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Powder Burn on Outside of Brass

Discussion in 'Handloading and Reloading' started by wjohnson1983, Apr 1, 2013.

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  1. wjohnson1983

    wjohnson1983 Member

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    Hello,

    New to reloading here, but I do have several friends that have been doing it for years. I've managed to stump them though.

    So far I've made three different loads.

    .45 colt, Winchester Brass, Federal LP, 6.5 gr of TiteGroup, and 200 gr RNFP from HSM.

    .357 Magnum using Winchester brass, h110 powder, and federal small pistol magnum primers. One is a 125gr Sierra JHP with 21 grains of powder and the other is a 140 gr Hornady XTP with 17.1 grains of powder. Both of those loads are minimum loads by the books I have.

    All of these loads are generating powder burn/residue on the outside of the brass and cylinders of the revolvers that I haven't seen with factory ammo. I've shot 5 rounds and then checked the 6th for bullet creep, but no issues there with the crimp.
     
  2. rcmodel

    rcmodel Member in memoriam

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    Low pressure is not expanding the case to seal it.

    Bump up your loads.

    rc
     
  3. 45lcshooter

    45lcshooter Member

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    Its perfectly fine. I get powder residue on 45lc all the time using Unique from the low end to the high end of the load spectrum.
     
  4. Speedster00

    Speedster00 Member

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    I get it too on my 45 ACP loading 6.2 gr of Power pistol. Low pressure load for the range but if the gun cycles, let it ride.


    RC- while I know its the case not expanding enough, can you explain the actual reasoning?? seems wierd that you need to expand more to Not have gas escape..
     
  5. Certaindeaf

    Certaindeaf member

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    Solvent cleanses all, Grasshopper.
     
  6. Jon_Snow

    Jon_Snow Member

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    At rest, the case is slightly smaller than the chamber, this allows the case to fit easily. When the powder ignites, (ideally) the pressure causes the case to expand and seal itself against the edges of the chamber. If you don't have enough pressure, then it doens't seal completely and some of the hot gas escapes around to the space between the case and the chamber wall. Happens all the time on my 45 loads, no cause for concern besides dirtying the chamber a little more than hotter loads would.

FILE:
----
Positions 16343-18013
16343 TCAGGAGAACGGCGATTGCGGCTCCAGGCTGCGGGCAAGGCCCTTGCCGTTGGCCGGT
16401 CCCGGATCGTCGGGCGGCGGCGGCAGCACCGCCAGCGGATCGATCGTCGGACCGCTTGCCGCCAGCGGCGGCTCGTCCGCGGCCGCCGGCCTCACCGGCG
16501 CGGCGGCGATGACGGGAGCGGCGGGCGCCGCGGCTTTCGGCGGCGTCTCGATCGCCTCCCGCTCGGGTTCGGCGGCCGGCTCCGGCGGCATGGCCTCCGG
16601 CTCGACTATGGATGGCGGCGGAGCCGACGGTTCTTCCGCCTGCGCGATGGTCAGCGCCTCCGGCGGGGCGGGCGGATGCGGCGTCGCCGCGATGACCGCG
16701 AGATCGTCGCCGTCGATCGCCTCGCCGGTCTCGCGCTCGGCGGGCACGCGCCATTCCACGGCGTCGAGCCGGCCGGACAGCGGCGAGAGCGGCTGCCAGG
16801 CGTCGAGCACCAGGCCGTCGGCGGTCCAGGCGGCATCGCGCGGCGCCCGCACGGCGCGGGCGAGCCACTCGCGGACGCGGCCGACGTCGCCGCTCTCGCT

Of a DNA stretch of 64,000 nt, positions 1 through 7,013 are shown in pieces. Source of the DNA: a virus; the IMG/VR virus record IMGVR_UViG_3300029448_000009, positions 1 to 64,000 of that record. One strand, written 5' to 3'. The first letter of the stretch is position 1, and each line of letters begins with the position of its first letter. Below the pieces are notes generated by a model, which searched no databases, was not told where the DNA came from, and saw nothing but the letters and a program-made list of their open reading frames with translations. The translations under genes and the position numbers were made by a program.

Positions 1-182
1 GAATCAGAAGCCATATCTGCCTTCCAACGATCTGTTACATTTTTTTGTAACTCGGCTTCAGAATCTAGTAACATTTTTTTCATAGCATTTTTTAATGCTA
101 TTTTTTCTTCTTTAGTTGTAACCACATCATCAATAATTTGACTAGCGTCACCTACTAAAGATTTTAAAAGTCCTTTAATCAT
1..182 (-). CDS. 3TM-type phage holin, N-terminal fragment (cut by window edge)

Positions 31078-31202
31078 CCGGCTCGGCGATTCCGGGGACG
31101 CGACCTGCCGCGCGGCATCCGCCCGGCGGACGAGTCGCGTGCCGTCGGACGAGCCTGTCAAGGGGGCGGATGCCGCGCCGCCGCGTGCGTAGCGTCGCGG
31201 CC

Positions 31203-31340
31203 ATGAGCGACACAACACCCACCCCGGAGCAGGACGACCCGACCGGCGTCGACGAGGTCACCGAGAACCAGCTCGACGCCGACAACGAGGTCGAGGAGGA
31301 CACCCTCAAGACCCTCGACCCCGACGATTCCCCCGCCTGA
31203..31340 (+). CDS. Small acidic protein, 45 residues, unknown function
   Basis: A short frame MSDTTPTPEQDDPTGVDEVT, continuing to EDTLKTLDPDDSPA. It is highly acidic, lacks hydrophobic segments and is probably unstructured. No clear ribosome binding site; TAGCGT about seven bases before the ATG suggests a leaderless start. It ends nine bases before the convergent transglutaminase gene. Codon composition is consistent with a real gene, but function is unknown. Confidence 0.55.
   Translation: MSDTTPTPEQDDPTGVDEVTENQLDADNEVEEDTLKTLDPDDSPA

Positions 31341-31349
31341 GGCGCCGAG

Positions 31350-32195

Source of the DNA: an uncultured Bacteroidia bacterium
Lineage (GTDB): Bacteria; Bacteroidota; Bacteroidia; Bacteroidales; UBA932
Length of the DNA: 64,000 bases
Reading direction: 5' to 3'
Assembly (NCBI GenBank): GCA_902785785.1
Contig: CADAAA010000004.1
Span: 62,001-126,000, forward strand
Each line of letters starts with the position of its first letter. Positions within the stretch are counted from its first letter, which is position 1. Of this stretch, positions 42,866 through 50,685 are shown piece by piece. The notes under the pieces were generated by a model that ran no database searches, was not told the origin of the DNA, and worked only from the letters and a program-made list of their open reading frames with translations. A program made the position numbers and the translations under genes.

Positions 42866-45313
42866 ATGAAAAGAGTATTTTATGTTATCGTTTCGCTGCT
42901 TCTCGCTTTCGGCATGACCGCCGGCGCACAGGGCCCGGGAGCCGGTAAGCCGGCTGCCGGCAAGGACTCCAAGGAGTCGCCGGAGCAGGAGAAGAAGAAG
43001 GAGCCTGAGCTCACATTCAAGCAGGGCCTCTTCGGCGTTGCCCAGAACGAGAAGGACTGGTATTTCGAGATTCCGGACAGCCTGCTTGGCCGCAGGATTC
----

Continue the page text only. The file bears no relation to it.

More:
7. rcmodel

    rcmodel Member in memoriam

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    The cartridge case is the gas seal in the chamber.

    If it expands quickly and fully under high pressure, there is no gas leakage past it to leave burns.

    If it doesn't, powder gas and soot get between the case and chamber wall.

    rc
     
  8. ArchAngelCD

    ArchAngelCD Member

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    Oh well, nothing left to do here... I agree.
     
  9. sellersm

    sellersm Member

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    And even less to do here....

    Except to say that I get this with some of my powderpuff plinking loads in various calibers. Nothing to worry about. Just a bit more time in the tumbler!
     
  10. wjohnson1983

    wjohnson1983 Member

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    Thanks for all the replies.

    Yes it does clean right off ;) I was just making sure there wasn't anything I missed/dangerous with my loads. From what I'm hearing though is that it shouldn't cause a problem, but I can try to remedy the situation by bumping up from the minimum book loads.
     
    Last edited: Apr 1, 2013
  11. Speedster00

    Speedster00 Member

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    all good info guys. thanks.
     
  12. Arkansas Paul